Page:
However, there was another data collection method. The most dangerous and infamous of prisoners, cold blooded killers and unrepentant political terrorists, are hooked up to the cybernetic brain, and pumped for information: a thick metal needle is pierced into the temple. Along with strong X-Rays and magnetic fields, the brain of the criminal was scanned. The process let the prisoners essentially as lobotomites, devoid of anger and open to suggestion, such as "Obey the Law" - model inmates, and model rehabilitated prisoners. Occasionally, the brain would be removed entirely to allow for a more thorough analysis. The use of this was two-pronged: first, it provided more data then observing a prisoner play a Solitaire holotape ever could for Zenith. Second, it was demanded by the government as a secret condition of allowing Greenway in on the contract as a part of the ongoing mind control experiments and efforts to understand the brain of the criminal, the brain of the dissident, the brain of the communist. Acme's executives managed to keep this aspect of the project secret from Greenway himself, though he would end up using some of the data inadvertandly in the construction of DIANA.

    Despite the tremendous success of the project, it was not to last. When a newspaper ran a story on the lxuuries prisoners received during a time when many Americans were on ration cards, the senator in charge of the Unamerican Activities Force called a hearing. Acme's accusations that both the senator and the newspaper were bought-and-paid for by RobCo and Poseidon were, of course, wholly conjectural. Much hay was made of the luxuries enjoyed by the prisoners, in addition to the fact that the executives of Acme may have engaged in marihuana smoking during there time at the notoriously lefty University of Boulder. In the end, it was decided that Siena Supermax would be taken over by Poseidon, and that Acme would be liquidated, its properties and technologies divided between RobCo and the government.

    A team of UAF thugs alongside RobCo combat robots managed to seize Acme's headquarters in Boulder (albeit with several unfortunate murders of Acme employees by confused RobCo robots). The handover of Siena was scheduled for January 1st, 2078, giving time for Acme to remove itslef and phase in Poseidon. That opportunity would never come, of course.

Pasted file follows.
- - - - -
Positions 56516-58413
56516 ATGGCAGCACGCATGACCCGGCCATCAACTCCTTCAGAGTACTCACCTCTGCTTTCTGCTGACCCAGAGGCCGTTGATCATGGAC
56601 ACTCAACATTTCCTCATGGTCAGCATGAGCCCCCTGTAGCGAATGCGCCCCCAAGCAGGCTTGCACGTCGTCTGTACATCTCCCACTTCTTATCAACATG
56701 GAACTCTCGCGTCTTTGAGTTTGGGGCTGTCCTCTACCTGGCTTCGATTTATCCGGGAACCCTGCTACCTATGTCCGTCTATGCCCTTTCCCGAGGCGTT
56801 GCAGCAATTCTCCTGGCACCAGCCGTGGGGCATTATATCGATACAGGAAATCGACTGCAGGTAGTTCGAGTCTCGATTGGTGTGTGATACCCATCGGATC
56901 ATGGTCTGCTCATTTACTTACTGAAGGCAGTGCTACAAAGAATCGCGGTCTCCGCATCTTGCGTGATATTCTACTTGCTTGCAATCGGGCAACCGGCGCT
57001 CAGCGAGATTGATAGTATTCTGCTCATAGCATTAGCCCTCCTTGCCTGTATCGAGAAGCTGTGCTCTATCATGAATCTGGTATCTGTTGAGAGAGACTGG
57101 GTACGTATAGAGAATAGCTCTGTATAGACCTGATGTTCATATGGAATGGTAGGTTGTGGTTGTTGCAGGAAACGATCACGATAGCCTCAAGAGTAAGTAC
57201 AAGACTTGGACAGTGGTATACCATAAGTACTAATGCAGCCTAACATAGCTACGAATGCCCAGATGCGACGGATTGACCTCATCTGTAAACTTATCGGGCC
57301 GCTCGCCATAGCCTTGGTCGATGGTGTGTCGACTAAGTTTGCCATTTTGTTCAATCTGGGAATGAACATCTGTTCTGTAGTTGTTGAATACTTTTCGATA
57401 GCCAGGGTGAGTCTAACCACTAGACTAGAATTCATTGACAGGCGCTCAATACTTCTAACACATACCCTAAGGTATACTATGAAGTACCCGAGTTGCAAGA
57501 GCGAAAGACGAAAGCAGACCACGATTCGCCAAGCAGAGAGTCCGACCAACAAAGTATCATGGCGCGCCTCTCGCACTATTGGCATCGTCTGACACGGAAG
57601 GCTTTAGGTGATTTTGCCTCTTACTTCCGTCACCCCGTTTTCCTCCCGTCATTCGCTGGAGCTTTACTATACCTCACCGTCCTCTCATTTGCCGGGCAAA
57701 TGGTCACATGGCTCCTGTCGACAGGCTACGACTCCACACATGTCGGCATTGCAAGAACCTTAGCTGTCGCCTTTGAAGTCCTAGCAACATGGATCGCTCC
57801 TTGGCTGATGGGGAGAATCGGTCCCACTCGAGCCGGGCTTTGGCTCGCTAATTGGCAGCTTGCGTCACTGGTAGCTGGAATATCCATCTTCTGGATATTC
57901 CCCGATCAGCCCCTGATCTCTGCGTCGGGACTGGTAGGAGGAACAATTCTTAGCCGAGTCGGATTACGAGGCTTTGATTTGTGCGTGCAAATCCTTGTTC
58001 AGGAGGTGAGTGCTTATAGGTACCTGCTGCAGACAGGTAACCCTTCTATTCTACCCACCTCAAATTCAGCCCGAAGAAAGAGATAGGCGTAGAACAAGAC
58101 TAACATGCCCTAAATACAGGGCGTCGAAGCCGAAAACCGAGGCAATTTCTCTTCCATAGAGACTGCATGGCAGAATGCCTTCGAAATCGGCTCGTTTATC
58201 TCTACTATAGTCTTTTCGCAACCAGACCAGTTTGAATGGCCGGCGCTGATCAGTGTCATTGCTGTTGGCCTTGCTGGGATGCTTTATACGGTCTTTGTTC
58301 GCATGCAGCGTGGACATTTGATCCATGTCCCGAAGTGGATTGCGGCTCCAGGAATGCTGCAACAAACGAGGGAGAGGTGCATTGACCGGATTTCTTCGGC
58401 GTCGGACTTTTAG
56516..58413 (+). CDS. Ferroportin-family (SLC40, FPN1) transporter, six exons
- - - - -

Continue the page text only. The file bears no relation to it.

After the War

    For the first ten years, Siena and the surrounding prisons rode out the early days of the war relatively well. The Guards fled from their homes and into the deep catacombs beneath Siena and the surrounding prisons. Where there was space, the best-behaved prisoners were allowed to inhabit the catacombs as well. The thick concrete and lead lined walls of the main facility (it was designed to withstand a blast from a nuclear bomb in the worst-case-scenario jail break) proving surprisingly adept at keeping the prisoners safe, albeit imperfectly compared to the guards who lived below. Plus, the prisoners had to make the dangerous trip out to the hydroponics greenhouses on the prison grounds to feed themselves and the guards. Worst of all, the worst punishment for the prisoners was death ollowed by cannibalization in re-processed form by the guards. There were just too many prisoners in the several facilities to feed everyone, population was called for. Less serious crimes were met by a stint in the brain-pump, leaving the prisoner perfectly compliant and with no complaints about the extra limbs and chronic illnesses their outdoor labor demanded.